Editor’s note: Meg McGuire, wife of About Men Radio contributor Christopher Mele, offers this recollection of working at a retail clothing store at the Reading, Pa., outlet malls on Black Friday many years ago.
The wrinkle? She didn’t know it was Black Friday.
When I returned from England all those years ago in October with a young daughter and an English husband, we were eager to find work ASAP.
And I did.
At the Vanity Fair Outlet Mall in Reading, Pa.
I had worked my way though a big chunk of college as a cashier at various A&P supermarkets, so I felt that retail would be different, but similar.
I was hired in November.
My first day of work was a Friday.
Yes, Black Friday.
Either because when I was growing up there wasn’t a lot of money to spend on retail or because Black Friday had been “invented” while I was away in England, I had no idea what was about to happen.
The outlets opened at 9 a.m., but I was to report at 8 a.m.
I was taken on a short tour of the floor I was assigned to: A vast cavern of racks and racks of bras and slips and panties and pajamas and nightgowns and bathrobes.
The dressing rooms were pointed out to me:
“We’ll take it in regular rotation to visit the dressing rooms. Just scoop up whatever is on the floor and put it in one of those big plastic bins. Don’t ever try to hang them up. Every hour or so, in the beginning, someone will come and take away the full ones and replace it with an empty one. By mid-morning, those containers will fill up fast. Make sure that there’s room for the guys to get the full ones out and the empty ones in.”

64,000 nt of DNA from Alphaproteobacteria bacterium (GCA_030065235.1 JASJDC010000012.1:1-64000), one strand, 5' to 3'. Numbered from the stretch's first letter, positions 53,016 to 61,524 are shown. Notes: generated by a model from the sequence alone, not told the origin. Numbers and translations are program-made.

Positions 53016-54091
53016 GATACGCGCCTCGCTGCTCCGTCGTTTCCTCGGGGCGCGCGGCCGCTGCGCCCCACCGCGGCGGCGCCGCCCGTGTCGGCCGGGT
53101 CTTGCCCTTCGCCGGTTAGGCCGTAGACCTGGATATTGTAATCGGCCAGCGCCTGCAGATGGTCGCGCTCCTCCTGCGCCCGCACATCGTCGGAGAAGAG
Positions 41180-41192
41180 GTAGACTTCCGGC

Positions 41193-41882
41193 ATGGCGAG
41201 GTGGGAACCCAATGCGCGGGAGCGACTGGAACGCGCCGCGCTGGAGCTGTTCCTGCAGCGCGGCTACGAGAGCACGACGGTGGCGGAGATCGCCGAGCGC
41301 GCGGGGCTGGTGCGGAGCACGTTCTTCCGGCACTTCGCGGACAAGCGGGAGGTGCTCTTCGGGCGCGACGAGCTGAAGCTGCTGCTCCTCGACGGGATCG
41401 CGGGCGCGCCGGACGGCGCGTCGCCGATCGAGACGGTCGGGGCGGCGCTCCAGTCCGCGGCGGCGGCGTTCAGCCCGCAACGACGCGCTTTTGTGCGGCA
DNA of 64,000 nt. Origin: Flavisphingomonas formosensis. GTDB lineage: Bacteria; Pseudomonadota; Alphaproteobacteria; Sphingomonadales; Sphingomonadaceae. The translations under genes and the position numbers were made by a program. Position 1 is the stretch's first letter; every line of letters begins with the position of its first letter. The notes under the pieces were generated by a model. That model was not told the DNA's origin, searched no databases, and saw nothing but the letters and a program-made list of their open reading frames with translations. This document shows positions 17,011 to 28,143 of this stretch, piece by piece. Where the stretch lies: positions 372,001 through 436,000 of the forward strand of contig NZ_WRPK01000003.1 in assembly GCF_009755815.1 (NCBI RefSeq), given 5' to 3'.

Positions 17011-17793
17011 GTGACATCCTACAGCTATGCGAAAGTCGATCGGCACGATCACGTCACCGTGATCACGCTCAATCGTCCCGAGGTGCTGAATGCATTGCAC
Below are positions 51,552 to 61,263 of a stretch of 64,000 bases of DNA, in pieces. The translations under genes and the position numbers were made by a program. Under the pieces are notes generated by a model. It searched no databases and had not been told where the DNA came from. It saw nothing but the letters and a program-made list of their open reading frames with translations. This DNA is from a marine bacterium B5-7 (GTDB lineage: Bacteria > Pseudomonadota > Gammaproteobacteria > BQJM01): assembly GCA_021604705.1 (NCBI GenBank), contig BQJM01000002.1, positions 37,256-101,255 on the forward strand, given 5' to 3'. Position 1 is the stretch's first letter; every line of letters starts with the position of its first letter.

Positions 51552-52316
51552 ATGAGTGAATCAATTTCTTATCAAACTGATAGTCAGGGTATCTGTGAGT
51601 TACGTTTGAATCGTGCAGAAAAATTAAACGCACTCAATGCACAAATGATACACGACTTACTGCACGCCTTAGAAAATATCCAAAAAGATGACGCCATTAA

Of course, those aren’t her exact words. But they are close.
The reason I remember them is they were the beginning of my realization that I was in for something spectacular.
By 9 a.m. the buses started disgorging their passengers, who RAN into the outlet, grabbing stuff — any stuff.
Some of the customers did want to try things on, and the dressing rooms were soon strewn with unwanted lingerie, a sea of blue and pink and black. Pretty silky lacy things turned into a mess.
I was told to stand at the edges and not try and go into the shopping mass: “You could get hurt.”
Of course, I saw a whole pile of knotted-up hangers, bras and panties making a hazard in the middle of an intersection of rows.
So I did what I shouldn’t have done.
As I reached down to grab the pile and drag it into one of the bins that now lined the side of the floor, I felt someone grab for the pile, someone else grabbed me and before I knew it, I was on the floor.
Someone stepped on my hand. Luckily, a rescue mission of five of my co-workers came and got me.
I spent the rest of that crazy day standing very close to the bins at the side of the floor, watching and wondering: What could possibly be worth this craziness?
It’s still my question.
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